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Farmers better protected by moving to UK


Farmers better protected by moving to UK than farming 'clean-green' New Zealand

New Zealand farmers would be better off moving to Britain rather than accept the low standard of legal protection against GM contamination being offered by the New Zealand Government.

Under newly-proposed UK liability laws for GE crops UK farmers- whether conventional or organic, will be able to seek compensation for damage even if rules (such as those to be set by New Zealand's ERMA) are fully complied with by biotech companies.

GE-Free NZ ( in food and environment) have asked Environment Minister Marion Hobbs to change the draft Liability laws in order to at least offer an equivalent level of protection to local farmers.

"Government claims to be setting "gold standard" regulations of Genetic Modification are simply untrue. The proposed legislation here will leave conventional farmers and organic production exposed to the costs of GE contamination," says Jon Carapiet from GE-Free NZ in food and environment.

The silence from Federated Farmers on the unacceptable risks their members look set to be burdened with is an alarming sign that the best-interests of New Zealand's agricultural producers are not being properly represented.

" Farmers should be questioning what is happening now, not when it is too late, and demanding the government change proposed liability to at least match the higher standards being set elsewhere.," says Mr Carapiet.

" Farmers need to question a situation where their livelihoods are being exposed to risks that their overseas counterparts, and competitors, will be protected from."

Below: article on UK Liability Protection. http://www.guardian.co.uk/gmdebate/Story/0,2763,893663,00.html
Minister pledges redress for GM harm
Organic and conventional crops set to win protection

Paul Brown, environment correspondent
Wednesday February 12, 2003 The Guardian

Organic and conventional farmers should have the right to compensation if
their crops are damaged or made unsellable by cross pollination from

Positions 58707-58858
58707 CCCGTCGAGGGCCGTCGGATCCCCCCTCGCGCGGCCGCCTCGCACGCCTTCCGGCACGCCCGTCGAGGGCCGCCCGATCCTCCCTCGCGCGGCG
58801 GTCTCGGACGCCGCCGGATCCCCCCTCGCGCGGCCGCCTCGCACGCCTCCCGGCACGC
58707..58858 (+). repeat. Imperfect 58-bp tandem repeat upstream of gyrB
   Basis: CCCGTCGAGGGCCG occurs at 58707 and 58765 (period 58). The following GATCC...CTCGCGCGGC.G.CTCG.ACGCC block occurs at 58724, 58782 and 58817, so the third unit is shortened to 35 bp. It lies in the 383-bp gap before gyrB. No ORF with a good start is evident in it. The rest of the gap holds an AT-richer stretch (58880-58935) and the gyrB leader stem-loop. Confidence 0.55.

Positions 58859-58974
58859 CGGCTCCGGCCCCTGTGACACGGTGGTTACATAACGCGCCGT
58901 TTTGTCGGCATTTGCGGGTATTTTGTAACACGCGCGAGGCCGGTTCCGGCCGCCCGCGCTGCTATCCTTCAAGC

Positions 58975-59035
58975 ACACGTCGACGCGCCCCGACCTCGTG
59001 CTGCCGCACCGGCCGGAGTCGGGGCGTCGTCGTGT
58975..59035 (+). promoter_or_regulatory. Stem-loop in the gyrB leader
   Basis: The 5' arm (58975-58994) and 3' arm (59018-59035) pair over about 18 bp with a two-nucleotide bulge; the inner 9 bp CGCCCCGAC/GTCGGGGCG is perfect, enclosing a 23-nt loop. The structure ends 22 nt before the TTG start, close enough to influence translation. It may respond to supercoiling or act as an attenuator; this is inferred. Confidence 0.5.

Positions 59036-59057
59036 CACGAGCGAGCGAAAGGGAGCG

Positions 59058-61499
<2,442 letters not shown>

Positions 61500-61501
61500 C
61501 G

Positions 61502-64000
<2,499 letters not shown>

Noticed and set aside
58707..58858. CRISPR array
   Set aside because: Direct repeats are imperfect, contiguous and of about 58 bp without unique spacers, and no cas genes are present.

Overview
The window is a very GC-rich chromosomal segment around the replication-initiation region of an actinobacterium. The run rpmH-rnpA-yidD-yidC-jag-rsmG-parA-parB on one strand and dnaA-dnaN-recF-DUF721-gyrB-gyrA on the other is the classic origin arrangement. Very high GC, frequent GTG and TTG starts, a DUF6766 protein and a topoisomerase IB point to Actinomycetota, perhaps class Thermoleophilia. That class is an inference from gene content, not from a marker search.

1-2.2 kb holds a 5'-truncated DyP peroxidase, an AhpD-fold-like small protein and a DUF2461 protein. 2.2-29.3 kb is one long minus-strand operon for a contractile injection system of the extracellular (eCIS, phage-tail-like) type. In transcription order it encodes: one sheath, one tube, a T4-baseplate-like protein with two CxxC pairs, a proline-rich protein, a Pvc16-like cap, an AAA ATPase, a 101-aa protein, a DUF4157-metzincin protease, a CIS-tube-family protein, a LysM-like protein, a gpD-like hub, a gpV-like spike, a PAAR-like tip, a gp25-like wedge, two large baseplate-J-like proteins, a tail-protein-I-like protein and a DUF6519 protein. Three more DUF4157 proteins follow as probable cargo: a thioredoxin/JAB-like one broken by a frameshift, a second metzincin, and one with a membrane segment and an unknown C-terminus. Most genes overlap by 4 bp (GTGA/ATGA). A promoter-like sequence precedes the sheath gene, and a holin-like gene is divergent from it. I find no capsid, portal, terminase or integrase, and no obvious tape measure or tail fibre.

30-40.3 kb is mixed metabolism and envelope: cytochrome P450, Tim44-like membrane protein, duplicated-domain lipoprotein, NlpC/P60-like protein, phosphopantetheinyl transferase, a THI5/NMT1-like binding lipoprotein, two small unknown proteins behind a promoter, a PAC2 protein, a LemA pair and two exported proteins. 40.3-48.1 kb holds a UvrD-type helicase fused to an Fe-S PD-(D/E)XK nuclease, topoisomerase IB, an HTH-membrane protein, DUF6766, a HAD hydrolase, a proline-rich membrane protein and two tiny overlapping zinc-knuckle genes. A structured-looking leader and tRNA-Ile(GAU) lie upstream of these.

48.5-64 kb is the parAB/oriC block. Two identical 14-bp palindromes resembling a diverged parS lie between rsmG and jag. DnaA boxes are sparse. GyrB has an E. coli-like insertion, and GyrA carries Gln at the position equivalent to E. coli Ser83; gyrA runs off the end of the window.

neighbouring GM fields, the environment minister, Michael Meacher, said
yesterday.


At present farmers who choose to grow genetically modified crops have no
liability if they damage a neighbour's livelihood. Mr Meacher said this
could not continue and the government was considering changing the law.

The European commission was drafting legislation to make farmers and GM seed
companies liable if they damaged biodiversity or human health, but this did
not cover the fact that GM crops might affect the economic interests of
non-GM farmers, he said.


A committee was considering what extra domestic legislation might be needed.

Speaking at a conference exploring whether commercial GM crops should be
introduced into Britain, he said the absence of a legal right of redress had
to be addressed before production began.
"We need to consider how best to protect the interests of all farmers,
including organic farmers," he said.

"Our approach to GM must be compatible with the government's ambitions for
the expansion of organic farming: to increase the UK's market share of
organic produce sold in the UK from 30 per cent to 70 per cent. We need to
consider the terms upon which GM and non-GM production might co-exist. This
might include establishing separation distances to limit cross-pollination."

The conference was organised by Genewatch UK, in association with the
Guardian, Unilever, the Elm Farm Research Centre and the campaign group Five
Year Freeze.


Mr Meacher conceded that the government's plans for public debate on GM
crops before it decides whether to go ahead with commercial growing were behind
schedule. One problem was that the Scottish and Welsh administrations were
out of step with Westminster and wanted extra time for debate.

He believed the government had addressed the complaint that the public
consultation was underfunded, having added £155,000 to the money available,
making it more than £400,000.


He accepted that "the public generally lack trust in the government, and
fear that the debate may be no more than a PR exercise".

He also accepted that the public wanted to explore why GM was necessary, why
it was potentially useful, and why it should be avoided.

There were three studies to be completed before the government made up its
mind.
First, the chief scientific adviser, David King, was leading a review of
scientific literature, advised by the food standards agency.

Second, the No 10 strategy unit was making a comprehensive and balanced
analysis of costs and benefits, including the potential positive and
negative impacts on human health, the environment, industry and science, and the
effect on developing countries.

Third, a three-year farm-scale evaluation programme was looking at the
effect of GM crops on insects, weeds and biodiversity generally, compared with
standard farming methods. There would be public discussion of the results
before a decision on whether to go ahead with GM crops.

A second conference was held at the Royal Society to discuss the scientific
issues. Lord May, the president, said it had been called because a great
deal had been heard about the possible dangers of GM and not enough about the
potential benefits.

The conference discussed whether the technology could help reduce the
environmental damage caused by modern farming practices, and the fears of a
long-term impact.

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